A lawsuit to try to prevent the owners of a late-18th century home in Old Town from demolishing parts of the historic property has been thrown out, but the plaintiff in the case has filed an appeal.
The house at 619 S. Lee Street has been owned by various local dignitaries over the years, from former mayor and editor of the Alexandria Gazette-Packet Edgar Snowden to Hugo Black, a member of the Supreme Court from 1937 to 1971. Black notably wrote the majority opinion in a decision justifying the internment of Japanese Americans during WWII, filibustered an anti-lynching bill while a U.S. senator, and was at one point a member of the KKK.
The owners of the house won approval from the City Council earlier this year to demolish parts of the home, including a curved wall built in the late 1800s that the owners said was causing damage to the main building, according to the Alexandria Times. The changes to the home were opposed by a group of Old Town residents at every step of the process, arguing the changes were not in keeping with the historic nature of the home.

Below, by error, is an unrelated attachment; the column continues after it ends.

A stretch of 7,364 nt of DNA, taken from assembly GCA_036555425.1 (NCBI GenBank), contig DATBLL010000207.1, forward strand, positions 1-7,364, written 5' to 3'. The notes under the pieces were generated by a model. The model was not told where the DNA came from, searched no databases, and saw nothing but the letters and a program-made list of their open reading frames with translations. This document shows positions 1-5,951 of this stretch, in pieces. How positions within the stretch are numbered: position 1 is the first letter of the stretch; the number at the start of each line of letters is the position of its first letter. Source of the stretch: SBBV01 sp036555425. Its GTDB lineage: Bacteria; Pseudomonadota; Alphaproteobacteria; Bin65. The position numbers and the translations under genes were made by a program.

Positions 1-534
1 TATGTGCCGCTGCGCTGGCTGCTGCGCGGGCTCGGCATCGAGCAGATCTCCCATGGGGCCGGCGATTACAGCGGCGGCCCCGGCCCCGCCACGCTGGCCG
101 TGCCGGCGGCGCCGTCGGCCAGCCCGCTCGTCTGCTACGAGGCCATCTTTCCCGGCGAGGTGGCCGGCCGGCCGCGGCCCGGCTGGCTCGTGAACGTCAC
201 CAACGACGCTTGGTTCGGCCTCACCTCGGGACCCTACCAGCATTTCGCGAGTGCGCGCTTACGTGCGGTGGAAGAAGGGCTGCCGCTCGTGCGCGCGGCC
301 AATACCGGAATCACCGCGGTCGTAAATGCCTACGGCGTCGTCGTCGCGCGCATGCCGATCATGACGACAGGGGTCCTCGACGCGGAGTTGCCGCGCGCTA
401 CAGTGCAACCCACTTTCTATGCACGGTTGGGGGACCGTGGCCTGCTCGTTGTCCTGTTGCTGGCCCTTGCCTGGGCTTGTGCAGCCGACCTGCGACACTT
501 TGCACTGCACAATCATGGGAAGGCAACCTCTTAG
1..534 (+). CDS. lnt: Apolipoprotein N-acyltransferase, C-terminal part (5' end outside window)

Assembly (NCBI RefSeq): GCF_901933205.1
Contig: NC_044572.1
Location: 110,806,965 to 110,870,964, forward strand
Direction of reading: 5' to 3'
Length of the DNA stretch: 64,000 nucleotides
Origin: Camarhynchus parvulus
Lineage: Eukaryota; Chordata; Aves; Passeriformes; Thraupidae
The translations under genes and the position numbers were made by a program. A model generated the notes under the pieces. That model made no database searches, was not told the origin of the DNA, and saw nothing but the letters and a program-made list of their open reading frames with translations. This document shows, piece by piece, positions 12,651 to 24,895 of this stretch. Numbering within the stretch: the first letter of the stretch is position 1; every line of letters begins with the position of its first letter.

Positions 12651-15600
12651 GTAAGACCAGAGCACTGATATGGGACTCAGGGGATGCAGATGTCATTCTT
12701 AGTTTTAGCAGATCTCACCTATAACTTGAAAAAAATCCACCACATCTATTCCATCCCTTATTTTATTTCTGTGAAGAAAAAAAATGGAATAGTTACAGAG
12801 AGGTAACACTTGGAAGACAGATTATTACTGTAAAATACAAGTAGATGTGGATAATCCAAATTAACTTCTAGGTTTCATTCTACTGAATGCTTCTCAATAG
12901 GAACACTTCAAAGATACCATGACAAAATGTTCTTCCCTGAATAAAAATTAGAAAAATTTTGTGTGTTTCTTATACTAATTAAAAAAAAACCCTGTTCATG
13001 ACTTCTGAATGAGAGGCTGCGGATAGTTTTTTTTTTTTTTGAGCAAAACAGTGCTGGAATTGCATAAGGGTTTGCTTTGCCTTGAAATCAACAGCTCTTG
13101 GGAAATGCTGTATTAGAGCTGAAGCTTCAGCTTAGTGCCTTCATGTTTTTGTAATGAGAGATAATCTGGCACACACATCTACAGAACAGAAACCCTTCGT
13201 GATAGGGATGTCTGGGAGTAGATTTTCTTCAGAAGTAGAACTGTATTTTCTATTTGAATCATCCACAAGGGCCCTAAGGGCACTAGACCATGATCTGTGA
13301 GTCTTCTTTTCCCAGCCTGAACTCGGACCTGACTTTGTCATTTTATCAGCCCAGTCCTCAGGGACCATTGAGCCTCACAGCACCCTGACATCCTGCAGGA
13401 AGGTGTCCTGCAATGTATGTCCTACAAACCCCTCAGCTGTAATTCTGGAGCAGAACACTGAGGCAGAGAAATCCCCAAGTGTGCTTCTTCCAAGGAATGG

Yvonne Callahan, former president of the Old Town Citizens Association and one of the opponents of the demolition, filed a lawsuit against the City of Alexandria challenging the decision.
On Nov. 7, court records show that the case was dismissed with prejudice by the court, with Judge Lisa Kemler arguing that the topic had been fairly debated with enough time for public input and that — like with the lawsuit concerning the slaughterhouse — the parties involved in the lawsuit were unable to show that they were sufficiently aggrieved by the city’s approval of the demolition.
As of Nov. 26, an appeal of Kemler’s decision was already filed to the Supreme Court of Virginia.
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